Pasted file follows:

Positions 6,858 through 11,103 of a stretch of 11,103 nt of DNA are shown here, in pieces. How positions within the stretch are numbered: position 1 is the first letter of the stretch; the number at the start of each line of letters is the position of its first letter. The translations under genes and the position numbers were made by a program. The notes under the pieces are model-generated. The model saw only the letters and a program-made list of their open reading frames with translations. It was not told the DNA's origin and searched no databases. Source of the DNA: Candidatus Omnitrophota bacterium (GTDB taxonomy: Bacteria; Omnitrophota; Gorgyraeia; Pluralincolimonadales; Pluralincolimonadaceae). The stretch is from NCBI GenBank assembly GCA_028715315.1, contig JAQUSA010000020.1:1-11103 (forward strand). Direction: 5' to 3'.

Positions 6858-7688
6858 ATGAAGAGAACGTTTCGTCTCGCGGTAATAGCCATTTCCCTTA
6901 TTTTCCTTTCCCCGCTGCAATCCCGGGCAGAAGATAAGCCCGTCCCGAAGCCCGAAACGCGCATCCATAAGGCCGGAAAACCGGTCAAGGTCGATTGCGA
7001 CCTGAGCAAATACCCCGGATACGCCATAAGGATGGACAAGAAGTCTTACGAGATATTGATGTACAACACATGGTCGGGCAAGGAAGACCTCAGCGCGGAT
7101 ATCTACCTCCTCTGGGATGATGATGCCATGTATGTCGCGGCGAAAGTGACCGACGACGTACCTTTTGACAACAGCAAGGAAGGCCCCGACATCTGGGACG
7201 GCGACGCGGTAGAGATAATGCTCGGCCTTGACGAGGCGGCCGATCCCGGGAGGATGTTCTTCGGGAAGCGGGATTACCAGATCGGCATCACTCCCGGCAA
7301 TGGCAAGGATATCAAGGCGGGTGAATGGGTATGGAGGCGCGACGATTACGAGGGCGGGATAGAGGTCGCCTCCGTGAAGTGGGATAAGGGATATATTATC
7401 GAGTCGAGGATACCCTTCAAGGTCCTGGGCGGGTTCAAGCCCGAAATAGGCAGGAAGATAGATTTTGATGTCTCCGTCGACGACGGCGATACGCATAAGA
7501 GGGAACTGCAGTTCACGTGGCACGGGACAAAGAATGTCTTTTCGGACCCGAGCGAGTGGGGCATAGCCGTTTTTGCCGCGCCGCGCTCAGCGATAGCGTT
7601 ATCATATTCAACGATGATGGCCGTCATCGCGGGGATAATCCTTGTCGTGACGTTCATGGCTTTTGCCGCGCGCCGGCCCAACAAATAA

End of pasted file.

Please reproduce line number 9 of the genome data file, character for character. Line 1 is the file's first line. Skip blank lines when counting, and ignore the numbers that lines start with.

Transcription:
7401 GAGTCGAGGATACCCTTCAAGGTCCTGGGCGGGTTCAAGCCCGAAATAGGCAGGAAGATAGATTTTGATGTCTCCGTCGACGACGGCGATACGCATAAGA